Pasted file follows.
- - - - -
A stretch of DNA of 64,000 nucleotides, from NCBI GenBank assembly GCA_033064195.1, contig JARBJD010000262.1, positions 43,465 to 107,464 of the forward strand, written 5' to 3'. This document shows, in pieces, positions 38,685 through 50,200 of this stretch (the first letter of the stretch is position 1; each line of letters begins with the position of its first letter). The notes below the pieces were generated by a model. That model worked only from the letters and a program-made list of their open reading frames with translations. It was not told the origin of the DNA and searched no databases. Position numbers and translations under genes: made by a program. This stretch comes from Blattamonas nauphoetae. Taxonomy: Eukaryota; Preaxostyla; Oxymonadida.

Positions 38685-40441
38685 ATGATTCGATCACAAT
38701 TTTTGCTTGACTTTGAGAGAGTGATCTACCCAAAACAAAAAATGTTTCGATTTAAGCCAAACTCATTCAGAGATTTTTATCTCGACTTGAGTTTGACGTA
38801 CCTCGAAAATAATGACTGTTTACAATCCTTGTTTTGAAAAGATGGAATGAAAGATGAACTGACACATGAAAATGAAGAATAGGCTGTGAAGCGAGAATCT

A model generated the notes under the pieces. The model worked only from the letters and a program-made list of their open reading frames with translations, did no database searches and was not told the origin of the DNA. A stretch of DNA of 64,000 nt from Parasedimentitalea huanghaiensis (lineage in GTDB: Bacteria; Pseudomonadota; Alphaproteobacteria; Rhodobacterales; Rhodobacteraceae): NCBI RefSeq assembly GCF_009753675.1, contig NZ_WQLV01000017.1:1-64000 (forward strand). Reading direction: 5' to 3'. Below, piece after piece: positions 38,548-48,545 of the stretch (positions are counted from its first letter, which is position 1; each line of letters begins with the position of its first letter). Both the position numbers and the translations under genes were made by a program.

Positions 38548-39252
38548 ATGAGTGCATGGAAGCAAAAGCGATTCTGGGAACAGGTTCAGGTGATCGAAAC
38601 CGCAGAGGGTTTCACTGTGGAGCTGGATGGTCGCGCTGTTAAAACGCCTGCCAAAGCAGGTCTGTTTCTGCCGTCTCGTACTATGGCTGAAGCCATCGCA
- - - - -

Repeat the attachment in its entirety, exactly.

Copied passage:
A stretch of DNA of 64,000 nucleotides, from NCBI GenBank assembly GCA_033064195.1, contig JARBJD010000262.1, positions 43,465 to 107,464 of the forward strand, written 5' to 3'. This document shows, in pieces, positions 38,685 through 50,200 of this stretch (the first letter of the stretch is position 1; each line of letters begins with the position of its first letter). The notes below the pieces were generated by a model. That model worked only from the letters and a program-made list of their open reading frames with translations. It was not told the origin of the DNA and searched no databases. Position numbers and translations under genes: made by a program. This stretch comes from Blattamonas nauphoetae. Taxonomy: Eukaryota; Preaxostyla; Oxymonadida.

Positions 38685-40441
38685 ATGATTCGATCACAAT
38701 TTTTGCTTGACTTTGAGAGAGTGATCTACCCAAAACAAAAAATGTTTCGATTTAAGCCAAACTCATTCAGAGATTTTTATCTCGACTTGAGTTTGACGTA
38801 CCTCGAAAATAATGACTGTTTACAATCCTTGTTTTGAAAAGATGGAATGAAAGATGAACTGACACATGAAAATGAAGAATAGGCTGTGAAGCGAGAATCT

A model generated the notes under the pieces. The model worked only from the letters and a program-made list of their open reading frames with translations, did no database searches and was not told the origin of the DNA. A stretch of DNA of 64,000 nt from Parasedimentitalea huanghaiensis (lineage in GTDB: Bacteria; Pseudomonadota; Alphaproteobacteria; Rhodobacterales; Rhodobacteraceae): NCBI RefSeq assembly GCF_009753675.1, contig NZ_WQLV01000017.1:1-64000 (forward strand). Reading direction: 5' to 3'. Below, piece after piece: positions 38,548-48,545 of the stretch (positions are counted from its first letter, which is position 1; each line of letters begins with the position of its first letter). Both the position numbers and the translations under genes were made by a program.

Positions 38548-39252
38548 ATGAGTGCATGGAAGCAAAAGCGATTCTGGGAACAGGTTCAGGTGATCGAAAC
38601 CGCAGAGGGTTTCACTGTGGAGCTGGATGGTCGCGCTGTTAAAACGCCTGCCAAAGCAGGTCTGTTTCTGCCGTCTCGTACTATGGCTGAAGCCATCGCA